The Indian military followed a policy of restraint, attempting to keep the issue "localized" and "tactical", in order to give the Indian government the opportunity to resolve the issue through diplomacy. Throughout the incident no shots were fired and the Indian military did not attempt to outflank the Chinese. Minimal efforts were made by the Indian army to reinforce the position after its initial deployment, though the two sides did raise banners encouraging each other to withdraw. Much of the negotiations were conducted between officers present in the two camps.[7] Western media largely interpreted China's actions as a show of force by the Chinese military, but some journalists speculated that the incident was possibly conducted by the Chinese military as a way to protest the perceived existence of a "permanent facility" that the Indian army had built in a disputed area.[2] China's Military think tank later tried to suggest that the incident was "accidental" and "not deliberately staged".[11]


The Indian government protested diplomatically, asking the Chinese to withdraw their military and to recognise the status quo that existed before the incident.[12] The Chinese responded by publicly denying that there was any border issue, stating that their forces did not cross what they perceived the LAC to be.[13] India opted not to take military action and pressed on with a long-planned visit to China by its foreign minister, Salman Khurshid.[14] Within the Indian Parliament, the government was heavily criticised by the opposition for its handling of the incident [4] who compared it to India's defeat in the 1962 Sino-Indian War. On 3 May, shortly before the dispute was resolved, the Indian parliament was adjourned after opposition members became disruptive, shouting "get China out, save the country".[3]

The negotiations lasted nearly twenty days, during which the Chinese military increased their presence in the region.[6] To resolve the issue, India agreed to a Chinese demand to demolish several "live-in bunkers" in the Chumar sector, 250 km to the south. Other Chinese demands included the demolition of Indian listening and observation posts built along the border, and an end to the undocumented passage of nomadic shepherds into the Chinese side, but it was not clear to what degree India agreed to these demands.[4] Following the resolution of the dispute, the Chinese military withdrew.[6] The standoff ended on 5 May.[3]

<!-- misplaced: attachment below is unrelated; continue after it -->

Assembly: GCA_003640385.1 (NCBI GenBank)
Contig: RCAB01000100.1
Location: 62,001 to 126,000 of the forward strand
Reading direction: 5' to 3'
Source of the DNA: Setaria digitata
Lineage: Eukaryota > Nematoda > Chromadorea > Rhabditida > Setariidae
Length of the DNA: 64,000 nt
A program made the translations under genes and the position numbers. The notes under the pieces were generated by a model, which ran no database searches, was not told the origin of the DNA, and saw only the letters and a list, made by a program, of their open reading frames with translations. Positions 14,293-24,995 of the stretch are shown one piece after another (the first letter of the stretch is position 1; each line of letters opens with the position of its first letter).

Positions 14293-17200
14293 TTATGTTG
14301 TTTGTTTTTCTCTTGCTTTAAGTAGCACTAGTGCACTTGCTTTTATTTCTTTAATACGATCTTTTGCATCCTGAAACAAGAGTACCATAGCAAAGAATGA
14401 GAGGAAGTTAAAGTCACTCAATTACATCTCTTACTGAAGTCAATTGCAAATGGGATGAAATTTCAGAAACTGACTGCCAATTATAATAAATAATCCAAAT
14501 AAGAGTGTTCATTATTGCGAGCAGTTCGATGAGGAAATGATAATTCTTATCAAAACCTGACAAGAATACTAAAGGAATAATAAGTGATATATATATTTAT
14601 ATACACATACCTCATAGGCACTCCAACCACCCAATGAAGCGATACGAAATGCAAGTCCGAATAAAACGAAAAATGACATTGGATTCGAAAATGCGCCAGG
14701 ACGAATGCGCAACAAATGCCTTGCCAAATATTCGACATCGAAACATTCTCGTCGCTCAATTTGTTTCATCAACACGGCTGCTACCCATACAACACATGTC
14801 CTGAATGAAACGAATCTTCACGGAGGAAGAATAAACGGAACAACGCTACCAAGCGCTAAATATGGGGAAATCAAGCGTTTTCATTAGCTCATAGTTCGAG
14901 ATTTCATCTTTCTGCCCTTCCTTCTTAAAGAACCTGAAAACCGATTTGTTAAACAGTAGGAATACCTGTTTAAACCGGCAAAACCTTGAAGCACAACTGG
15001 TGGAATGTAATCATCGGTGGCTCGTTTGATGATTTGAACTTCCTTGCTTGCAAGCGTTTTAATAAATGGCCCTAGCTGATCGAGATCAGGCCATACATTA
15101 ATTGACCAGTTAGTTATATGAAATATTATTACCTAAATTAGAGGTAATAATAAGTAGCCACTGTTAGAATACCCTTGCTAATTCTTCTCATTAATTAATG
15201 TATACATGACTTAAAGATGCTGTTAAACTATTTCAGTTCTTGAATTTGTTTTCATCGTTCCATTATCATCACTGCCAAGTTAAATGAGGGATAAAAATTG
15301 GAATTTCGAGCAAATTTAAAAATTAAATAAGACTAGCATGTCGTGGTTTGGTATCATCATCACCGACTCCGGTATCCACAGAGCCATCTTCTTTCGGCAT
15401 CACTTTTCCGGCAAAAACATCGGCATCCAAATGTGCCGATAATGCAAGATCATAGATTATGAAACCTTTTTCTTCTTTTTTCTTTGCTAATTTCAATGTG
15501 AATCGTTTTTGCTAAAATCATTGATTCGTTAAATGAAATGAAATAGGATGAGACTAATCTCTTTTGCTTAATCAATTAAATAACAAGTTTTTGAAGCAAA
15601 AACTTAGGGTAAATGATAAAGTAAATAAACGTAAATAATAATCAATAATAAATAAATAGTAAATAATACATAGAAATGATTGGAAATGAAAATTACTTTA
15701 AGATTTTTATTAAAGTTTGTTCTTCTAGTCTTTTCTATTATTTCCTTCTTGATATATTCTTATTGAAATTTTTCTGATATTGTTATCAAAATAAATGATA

See also[edit]


  1. ^ a b Sawant, Gaurav C. "India is No Pushover: Salmand Khurshid". India Today. 26 April 2013. Retrieved 20 May 2013.
  2. ^ a b c Lee, Peter. "China's Border Rows Mirror Grim History". Asia Times Online. 3 May 2013. Retrieved 11 May 2013.
  3. ^ a b c d Bukhari, Fayaz, & Bhattacharjya, Satarupa. "India and China Withdraw Troops from Himalayan Face Off". Global Post. 7 May 2013. Retrieved 11 May 2013.
  4. ^ a b c Defence News. "India Destroyed Bunkers in Chumar to Resolve Ladakh Row". Defence News. 8 May 2013. Retrieved 11 May 2013.
  5. ^ "Chinese army admits 2013 incursion at Depsang Valley for 1st time".
  6. ^ a b c d Goswami, Namrata. "China's Incursions Show Strategic Blindness". Asia Times Online. 9 May 2013. Retrieved 11 May 2013.
  7. ^ a b Dutta, Sujan. "Battle of Tents and Banners on Border". Telegraph. 26 April 2013.
  8. ^ Bharti, Jain. "China Sore with Indian Bid to Build Infrastructure along LAC". The Economic Times. 25 April 2013. Retrieved 11 May 2013.
  9. ^ "Chinese Troops Had Dismantled Bunkers on Indian Side of LoAC in August 2011". India Today. 25 April 2013. Retrieved 11 May 2013.
  10. ^ Pandit, Rajit. "China's Ladakh Incursion Well-planned". Times of India 26 April 2013. Retrieved 20 May 2013.
  11. ^ Bagchi, Indrani. "Depsang Bulge Incursion Accidental, Chinese Military Thinktank Says". Times of India. 15 July 2013. Retrieved 16 July 2013.
  12. ^ PTI. "China’s Ladakh Incursion: Restore Status Quo before Incident, Says India". Firstpost. 23 April 2013. Retrieved 11 March 2013.
  13. ^ "FM: China-India Border Troops Strictly Observe Agreements". Xinhua. 24 April 2013. Retrieved 11 May 2013.
  14. ^ Pradhan, Bibhudatta, & MacAskill, Andrew. "Indian Foreign Minister to Visit China to Reduce Border Tensions". Bloomberg. 25 April 2013. Retrieved 11 May 2013.

External links[edit]